No honor for those who resisted the Holocaust, and paid for it
Rejecting part of history is rejecting all of it
driver could hear us. “You have to be careful,” he warned me. “You can be jailed if you say the wrong thing.”
He was talking about the denazification laws that made it a crime to use Nazi imagery, promote National Socialism or deny the Holocaust.
When my British Airways flight from Munich took off, I opened a copy of The Daily Mail and saw the headline, “Bank nearly banned Churchill £5 note — in case it upset Germans.”
British officials warned that “the recentness of World War II is a living memory for many here and on the Continent.”
It suddenly became clear to me that the response I received was a passive-aggressive reaction, refusing to be associated with something that they had nothing to do with. I sympathize with how unfair it is for Germans today to be associated with the Holocaust, but I also know that disavowing history is not the answer.
Those Germans may have been surprised to know that of all the things that left the most indelible impact on me at Dachau was not the evil acts of the Nazis, but the heroics of a young German girl named Sophie Scholl.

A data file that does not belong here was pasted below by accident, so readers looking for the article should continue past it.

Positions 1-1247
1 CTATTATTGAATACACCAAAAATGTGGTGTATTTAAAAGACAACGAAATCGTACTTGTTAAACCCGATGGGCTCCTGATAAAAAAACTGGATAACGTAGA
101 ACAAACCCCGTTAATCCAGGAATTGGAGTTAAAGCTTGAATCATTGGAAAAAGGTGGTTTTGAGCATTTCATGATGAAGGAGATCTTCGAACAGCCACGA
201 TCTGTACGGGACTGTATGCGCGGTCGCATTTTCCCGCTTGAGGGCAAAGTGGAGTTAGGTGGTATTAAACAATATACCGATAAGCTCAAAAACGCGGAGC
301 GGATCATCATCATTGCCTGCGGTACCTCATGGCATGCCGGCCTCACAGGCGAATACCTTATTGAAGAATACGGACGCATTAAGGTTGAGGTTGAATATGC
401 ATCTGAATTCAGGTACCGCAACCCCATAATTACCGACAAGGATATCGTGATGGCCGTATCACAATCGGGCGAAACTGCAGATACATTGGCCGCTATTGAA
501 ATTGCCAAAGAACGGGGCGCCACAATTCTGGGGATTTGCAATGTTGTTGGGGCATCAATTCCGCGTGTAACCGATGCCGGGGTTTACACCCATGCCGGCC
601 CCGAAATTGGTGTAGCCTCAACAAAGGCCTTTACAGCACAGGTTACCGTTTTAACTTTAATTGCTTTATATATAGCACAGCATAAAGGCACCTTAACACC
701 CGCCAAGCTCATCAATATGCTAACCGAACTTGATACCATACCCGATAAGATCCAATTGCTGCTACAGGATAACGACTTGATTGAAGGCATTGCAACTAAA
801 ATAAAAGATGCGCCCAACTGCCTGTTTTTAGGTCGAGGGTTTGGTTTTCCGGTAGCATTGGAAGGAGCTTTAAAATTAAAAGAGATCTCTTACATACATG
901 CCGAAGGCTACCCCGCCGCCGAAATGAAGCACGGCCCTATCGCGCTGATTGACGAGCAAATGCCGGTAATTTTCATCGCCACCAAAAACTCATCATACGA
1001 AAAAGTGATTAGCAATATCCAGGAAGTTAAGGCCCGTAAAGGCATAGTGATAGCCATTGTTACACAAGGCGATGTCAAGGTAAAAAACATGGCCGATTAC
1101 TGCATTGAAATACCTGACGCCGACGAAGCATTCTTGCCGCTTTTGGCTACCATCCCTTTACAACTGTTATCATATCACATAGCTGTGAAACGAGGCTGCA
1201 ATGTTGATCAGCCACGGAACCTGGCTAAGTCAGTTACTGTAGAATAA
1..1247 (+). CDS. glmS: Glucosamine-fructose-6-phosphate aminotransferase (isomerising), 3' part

Scholl was not Jewish, but she organized the first student movement against the Nazis, declaring, “We will not be silent. We are your bad conscience.”
Like Col. Claus von Stauffenberg, who lost his life in a plot to assassinate Adolf Hitler, Scholl and every member of her White Rose movement were executed. White Rose members knew they never had a chance, but like thousands of other courageous German citizens who were killed for resisting, she gave up her life to take a stand for my people — the Jews.
Disavowing any part of history means disavowing all of it, which also means ignoring the courage of the German resistance. Those heroes must be remembered, not forgotten. Their courage is something all German people can and should be proud of.